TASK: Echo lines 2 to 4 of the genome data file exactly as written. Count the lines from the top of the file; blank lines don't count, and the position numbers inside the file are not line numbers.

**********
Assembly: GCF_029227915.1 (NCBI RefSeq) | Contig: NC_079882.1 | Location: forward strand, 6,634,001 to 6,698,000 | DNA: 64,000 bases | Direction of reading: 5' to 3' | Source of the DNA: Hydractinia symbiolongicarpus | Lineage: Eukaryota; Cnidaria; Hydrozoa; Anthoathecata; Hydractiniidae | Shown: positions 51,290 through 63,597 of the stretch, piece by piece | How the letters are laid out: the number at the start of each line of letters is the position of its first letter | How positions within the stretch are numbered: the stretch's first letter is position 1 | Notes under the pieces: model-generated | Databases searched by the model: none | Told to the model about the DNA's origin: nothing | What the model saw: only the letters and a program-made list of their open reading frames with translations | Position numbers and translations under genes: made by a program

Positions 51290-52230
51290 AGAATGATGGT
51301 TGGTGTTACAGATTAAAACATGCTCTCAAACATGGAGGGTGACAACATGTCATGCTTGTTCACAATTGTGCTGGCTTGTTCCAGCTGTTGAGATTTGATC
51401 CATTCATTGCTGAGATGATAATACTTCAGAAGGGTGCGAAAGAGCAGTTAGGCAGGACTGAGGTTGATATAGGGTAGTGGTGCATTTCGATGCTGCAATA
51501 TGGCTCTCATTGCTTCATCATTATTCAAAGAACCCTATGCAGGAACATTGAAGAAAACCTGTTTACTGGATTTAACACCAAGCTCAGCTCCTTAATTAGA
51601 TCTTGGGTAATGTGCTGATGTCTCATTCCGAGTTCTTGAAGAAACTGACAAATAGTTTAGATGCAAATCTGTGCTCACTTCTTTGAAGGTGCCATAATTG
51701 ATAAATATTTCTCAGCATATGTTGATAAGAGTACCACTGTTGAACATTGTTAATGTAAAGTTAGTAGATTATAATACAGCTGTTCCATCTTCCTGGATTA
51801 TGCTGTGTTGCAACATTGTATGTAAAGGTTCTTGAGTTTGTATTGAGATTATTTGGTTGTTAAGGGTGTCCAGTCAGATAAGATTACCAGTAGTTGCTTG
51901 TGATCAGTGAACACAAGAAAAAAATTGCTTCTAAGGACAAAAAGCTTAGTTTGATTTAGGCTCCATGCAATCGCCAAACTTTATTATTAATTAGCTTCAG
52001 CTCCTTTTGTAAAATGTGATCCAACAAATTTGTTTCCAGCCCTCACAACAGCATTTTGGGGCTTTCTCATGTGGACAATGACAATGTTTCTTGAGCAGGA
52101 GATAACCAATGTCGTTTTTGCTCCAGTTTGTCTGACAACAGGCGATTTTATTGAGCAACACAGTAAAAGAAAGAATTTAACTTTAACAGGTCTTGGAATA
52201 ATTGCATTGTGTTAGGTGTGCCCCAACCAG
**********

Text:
Positions 51290-52230
51290 AGAATGATGGT
51301 TGGTGTTACAGATTAAAACATGCTCTCAAACATGGAGGGTGACAACATGTCATGCTTGTTCACAATTGTGCTGGCTTGTTCCAGCTGTTGAGATTTGATC